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Equality Act widens scope of discrimination law

27 September 2010

The core provisions of the Equality Act 2010, which gathers the different strands of discrimination law into a single statute and widens its scope, will be implemented later this week.

A commencement order published last week confirmed that the bulk of the Act will come into force on Friday 1 October.

People with ‘protected characteristics’, such as gender, race, disability and sexual orientation, will all get additional protection.

Under the Act, workers cannot be discriminated against either because they are perceived as having a protected characteristic or because they are associated with someone who has a characteristic.

Questioning of job applicants by employers on their sickness records will be lawful only in exceptional cases.

As expected, the most controversial changes, such as positive action in recruitment or the public sector ‘socio-economic’ duty, have been postponed.

Others, such as the public sector general equality duty, are likely to be implemented in a watered-down form (see, 6 September 2010).

James Davies, joint head of employment at Lewis Silkin, said the biggest impact would be in the area of disability discrimination, where the Act would make things easier for claimants.

“More of the Act has survived than we expected when we knew we were going to get a coalition government,” Davies said.

He said the decision to delay implementation of positive action on recruitment and promotion was not at all surprising.

“Of all the things we knew the Tories were opposed to, this, together with the socio-economic duty, was top of the list.

“Though I have some sympathies, I think the positive action proposal is confused. There is very little scope under EU law to positively advantage under-represented groups.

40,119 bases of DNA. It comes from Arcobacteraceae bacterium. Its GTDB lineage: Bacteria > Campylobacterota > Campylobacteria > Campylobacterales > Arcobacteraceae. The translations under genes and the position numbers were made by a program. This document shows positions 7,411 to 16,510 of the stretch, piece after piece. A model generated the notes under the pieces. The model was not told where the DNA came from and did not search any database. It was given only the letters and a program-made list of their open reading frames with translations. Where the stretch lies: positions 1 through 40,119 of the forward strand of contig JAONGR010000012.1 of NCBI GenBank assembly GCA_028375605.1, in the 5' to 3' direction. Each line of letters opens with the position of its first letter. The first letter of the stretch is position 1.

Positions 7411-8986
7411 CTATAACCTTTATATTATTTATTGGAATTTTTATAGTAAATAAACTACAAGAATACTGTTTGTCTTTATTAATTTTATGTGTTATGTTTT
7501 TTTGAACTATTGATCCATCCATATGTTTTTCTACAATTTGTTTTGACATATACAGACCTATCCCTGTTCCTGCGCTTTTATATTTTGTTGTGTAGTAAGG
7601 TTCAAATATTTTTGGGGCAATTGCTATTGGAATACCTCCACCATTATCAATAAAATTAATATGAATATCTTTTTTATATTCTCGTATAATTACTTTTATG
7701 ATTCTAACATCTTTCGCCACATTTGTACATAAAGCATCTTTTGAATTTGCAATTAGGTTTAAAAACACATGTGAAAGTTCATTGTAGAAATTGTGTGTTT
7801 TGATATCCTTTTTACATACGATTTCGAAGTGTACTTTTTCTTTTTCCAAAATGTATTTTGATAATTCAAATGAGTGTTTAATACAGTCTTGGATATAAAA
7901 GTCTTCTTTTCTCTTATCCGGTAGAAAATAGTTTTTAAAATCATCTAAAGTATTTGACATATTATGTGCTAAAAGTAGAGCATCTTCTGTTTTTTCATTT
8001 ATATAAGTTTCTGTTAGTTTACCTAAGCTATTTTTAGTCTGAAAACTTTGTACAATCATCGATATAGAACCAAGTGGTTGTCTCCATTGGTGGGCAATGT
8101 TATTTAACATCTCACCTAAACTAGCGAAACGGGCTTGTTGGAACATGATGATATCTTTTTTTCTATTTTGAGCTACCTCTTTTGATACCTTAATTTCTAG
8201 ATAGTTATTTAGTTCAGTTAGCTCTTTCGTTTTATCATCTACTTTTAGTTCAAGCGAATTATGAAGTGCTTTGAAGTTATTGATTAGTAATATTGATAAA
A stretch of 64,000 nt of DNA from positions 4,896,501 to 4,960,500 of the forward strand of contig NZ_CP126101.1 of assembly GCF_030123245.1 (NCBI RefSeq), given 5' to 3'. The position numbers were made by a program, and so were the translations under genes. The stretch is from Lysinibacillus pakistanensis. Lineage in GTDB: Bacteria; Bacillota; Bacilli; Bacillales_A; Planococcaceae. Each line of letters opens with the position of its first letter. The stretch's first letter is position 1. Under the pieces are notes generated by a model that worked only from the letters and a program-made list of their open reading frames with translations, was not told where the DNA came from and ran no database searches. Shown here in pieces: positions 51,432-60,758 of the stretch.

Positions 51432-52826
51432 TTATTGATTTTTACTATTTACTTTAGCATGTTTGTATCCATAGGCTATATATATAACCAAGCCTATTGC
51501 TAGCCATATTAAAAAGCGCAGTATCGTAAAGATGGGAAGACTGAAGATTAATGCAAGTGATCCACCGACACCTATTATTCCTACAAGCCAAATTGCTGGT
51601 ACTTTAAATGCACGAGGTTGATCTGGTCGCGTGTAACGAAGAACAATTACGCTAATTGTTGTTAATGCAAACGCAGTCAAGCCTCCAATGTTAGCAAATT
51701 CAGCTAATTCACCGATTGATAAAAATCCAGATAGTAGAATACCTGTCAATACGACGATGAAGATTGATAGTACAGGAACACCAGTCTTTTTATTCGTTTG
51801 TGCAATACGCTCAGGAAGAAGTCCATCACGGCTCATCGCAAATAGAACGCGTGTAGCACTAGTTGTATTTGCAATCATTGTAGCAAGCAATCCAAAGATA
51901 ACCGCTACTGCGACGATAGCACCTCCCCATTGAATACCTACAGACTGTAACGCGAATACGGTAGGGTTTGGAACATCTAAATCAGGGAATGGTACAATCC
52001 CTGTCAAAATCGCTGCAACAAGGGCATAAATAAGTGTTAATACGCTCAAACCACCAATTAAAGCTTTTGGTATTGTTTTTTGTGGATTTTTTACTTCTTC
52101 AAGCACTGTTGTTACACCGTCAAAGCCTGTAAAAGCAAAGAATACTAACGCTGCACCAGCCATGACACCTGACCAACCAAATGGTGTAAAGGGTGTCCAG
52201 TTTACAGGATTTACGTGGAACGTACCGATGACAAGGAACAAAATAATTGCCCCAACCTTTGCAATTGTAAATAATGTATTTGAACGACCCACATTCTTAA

“No employer in his right mind would rely on the equality ‘tie breaker’ and open themselves up to legal challenge. It is misconceived and few lawyers will be sorry to see it disappear into the dustbin.”

James Townsend, partner at BP Collins, described the Equality Act as “ground-breaking” and said employment tribunals would get wider powers to make recommendations.

“It’s a pretty big change,” he said. “No one really knows what will happen. The legislation will need to bed down and no doubt be open to different interpretations.”

Annabel Mackay, solicitor in the equality team at Addleshaw Goddard, said one of the biggest changes for employers would be the new rules on pre-employment health inquiries.

Mackay said asking candidates about their sickness records before making offers could lead to enforcement action by the Equality Commission.

She said the Malcolm ruling had made it hard to bring claims for disability-related discrimination, but the Act would make it easier by introducing a new test for “discrimination arising from disability”.

Mackay said if workers had been treated unfairly for a reason related to their disability, they would no longer have to base their arguments on a comparator.

“The employer will have to show that the treatment was objectively justified or that he did not know you were disabled,” she said.

However, she said it would be more difficult to bring a claim for “indirect discrimination” on the grounds of disability and prove you were member of a group which was being discriminated against.

“There’s been so much publicity around the Act that it has raised awareness which could lead to an increase in the number of claims. In the long term, it will be helpful to have everything in the same place.”

Mackay predicted that, following a rise in claims after implementation of the Equality Act, the number was likely to drop as employers became more familiar with its provisions.

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